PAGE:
Already Tired of Pumpkin Spice? Try This Easy Butterscotch Bundt Cake.
This year felt like pumpkin-flavored products and recipes hit harder and earlier than previous years. The amount of pumpkin-pushing was overwhelming, which caused me to spiral into a late-night Instagram scroll fest looking for anything for fall baking that wasn’t pumpkin-based. Luckily, Browned Butter Blondie was feeling the same way and posted her easy butterscotch Bundt cake to break up the pumpkin mania. The dark brown butterscotch cake was exactly what I was looking for to escape the pumpkin but still feel seasonal. Here’s what happened when I went against the grain and baked a fall Bundt cake, sans pumpkin.
How To Make Browned Butter Blondie’s Butterscotch Bundt Cake
You’ll start by whisking together flour, baking soda, baking powder, and salt in a medium bowl. In the bowl of a stand mixer fitted with the paddle attachment, beat together softened butter, granulated sugar, and dark brown sugar until light and fluffy. Stop the mixer and scrape down the sides and bottom of the bowl. Return the mixer to medium speed and beat in eggs one at a time until fully incorporated, then mix in the vanilla extract. On low speed, add the flour mixture in three additions, alternating with sour cream (or Greek yogurt), beginning and ending with the flour mixture. Mix until barely incorporated with only a few visible flour streaks in the batter and finish mixing by hand with a rubber spatula; do not overmix.
Generously spray a 10-12 cup Bundt pan with baking spray, including the center tube. Add the batter to the pan — it will be thick — smoothing with a spatula and tapping the pan a few times to remove any air bubbles. Bake until a toothpick inserted in the center comes out clean, about 40 minutes. Cool in the pan for 10 minutes, then invert cake onto a cooling rack and let cool completely before glazing.
To make the glaze, melt butter in a saucepan over medium-low heat. Add light brown sugar, salt, maple syrup, and heavy cream and bring to a simmer for five minutes, stirring occasionally. Remove from the heat and immediately add sifted powdered sugar, whisking continuously until smooth. Pour the hot glaze over the cake, letting it run down the sides. Let it set for 10 minutes before slicing and serving.
Get the recipe: Easy Butterscotch Bundt Cake
My Honest Review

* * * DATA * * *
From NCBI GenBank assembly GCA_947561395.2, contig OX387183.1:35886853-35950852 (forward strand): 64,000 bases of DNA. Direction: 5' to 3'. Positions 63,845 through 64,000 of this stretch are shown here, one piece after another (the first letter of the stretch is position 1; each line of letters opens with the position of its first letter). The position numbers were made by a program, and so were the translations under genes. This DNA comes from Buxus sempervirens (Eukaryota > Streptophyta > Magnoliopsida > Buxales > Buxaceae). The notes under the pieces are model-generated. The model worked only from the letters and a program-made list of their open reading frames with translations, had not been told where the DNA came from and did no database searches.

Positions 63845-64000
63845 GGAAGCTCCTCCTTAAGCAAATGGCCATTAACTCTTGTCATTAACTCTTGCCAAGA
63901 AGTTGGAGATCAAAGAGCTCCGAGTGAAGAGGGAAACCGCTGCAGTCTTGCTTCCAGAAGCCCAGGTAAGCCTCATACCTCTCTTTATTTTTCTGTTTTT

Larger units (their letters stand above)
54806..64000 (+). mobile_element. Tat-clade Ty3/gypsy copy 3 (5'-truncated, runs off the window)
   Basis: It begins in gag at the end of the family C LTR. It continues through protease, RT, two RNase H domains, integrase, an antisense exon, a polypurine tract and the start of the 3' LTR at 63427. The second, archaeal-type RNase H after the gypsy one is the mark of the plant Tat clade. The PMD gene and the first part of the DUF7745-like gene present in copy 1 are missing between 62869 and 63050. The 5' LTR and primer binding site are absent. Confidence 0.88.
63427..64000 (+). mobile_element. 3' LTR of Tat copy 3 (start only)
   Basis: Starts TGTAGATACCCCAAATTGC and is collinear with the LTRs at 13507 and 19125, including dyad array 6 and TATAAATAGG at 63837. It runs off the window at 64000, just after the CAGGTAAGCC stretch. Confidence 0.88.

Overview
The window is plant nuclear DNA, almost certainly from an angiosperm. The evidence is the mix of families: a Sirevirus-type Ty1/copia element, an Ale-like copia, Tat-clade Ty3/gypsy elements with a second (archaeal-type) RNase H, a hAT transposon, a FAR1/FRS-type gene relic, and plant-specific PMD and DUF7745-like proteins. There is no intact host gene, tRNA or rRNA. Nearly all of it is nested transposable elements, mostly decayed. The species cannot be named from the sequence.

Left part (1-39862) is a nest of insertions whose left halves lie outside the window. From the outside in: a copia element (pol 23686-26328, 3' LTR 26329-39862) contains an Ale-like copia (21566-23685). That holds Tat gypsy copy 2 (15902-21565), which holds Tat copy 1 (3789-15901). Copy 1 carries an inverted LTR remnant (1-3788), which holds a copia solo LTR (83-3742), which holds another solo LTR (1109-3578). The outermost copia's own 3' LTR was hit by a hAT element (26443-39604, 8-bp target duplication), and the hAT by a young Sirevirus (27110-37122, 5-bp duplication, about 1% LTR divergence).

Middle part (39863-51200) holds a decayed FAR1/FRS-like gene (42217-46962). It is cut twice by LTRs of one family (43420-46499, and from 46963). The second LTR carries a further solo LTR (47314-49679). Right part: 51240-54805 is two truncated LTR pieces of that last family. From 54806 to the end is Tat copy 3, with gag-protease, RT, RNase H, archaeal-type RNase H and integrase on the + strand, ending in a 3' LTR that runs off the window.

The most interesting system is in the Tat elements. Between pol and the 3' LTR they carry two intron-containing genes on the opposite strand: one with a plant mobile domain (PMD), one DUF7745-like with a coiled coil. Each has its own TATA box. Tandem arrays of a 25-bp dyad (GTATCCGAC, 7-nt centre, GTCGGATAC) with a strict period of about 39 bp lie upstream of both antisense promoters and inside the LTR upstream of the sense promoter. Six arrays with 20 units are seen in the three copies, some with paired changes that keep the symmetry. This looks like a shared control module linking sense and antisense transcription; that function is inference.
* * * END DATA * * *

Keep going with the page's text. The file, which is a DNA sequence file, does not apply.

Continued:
Sometimes when I taste something for the first time it takes me two, maybe three bites before I decide whether I like it or not. That was the case with this recipe. The first bite didn’t knock me over with butterscotch, which I was expecting. Instead, I was pleasantly surprised by how deliciously subtle the cake was with brown sugar flavor. The texture of the cake is soft but sturdy enough to hold the weight of the glaze without becoming too soggy.
Unfortunately, the glaze, which is supposed to be butterscotch, did not come through as its name implies. Instead of the distinct, bold marriage between molasses (brown sugar) and butter, the glaze tasted like traditional caramel. Maybe the powdered sugar dulled the butterscotch flavor, or the use of light brown sugar instead of dark brown sugar didn’t give it enough of a molasses kick. Regardless of the lack of promised butterscotch, the cake itself is a solid recipe for fall that isn’t another variation of spiced pumpkin. I’ll keep this cake in the rotation this fall, but might switch out the glaze for something else.
My 2 Tips for Making Browned Butter Blondie’s Butterscotch Bundt Cake
- Don’t overmix the batter. This is a thick batter and overmixing it will make it dense and dry. Stop the mixer when a few flour streaks are still visible and finish mixing by hand with a rubber spatula.
- Grease the pan right before baking. With the beveled sides of a Bundt pan, greasing it too early will allow the grease to slide down and pool at the bottom and increase the risk of the cake sticking to the sides. Spray the pan right before adding the batter — this will provide a better release between cake and pan once baked.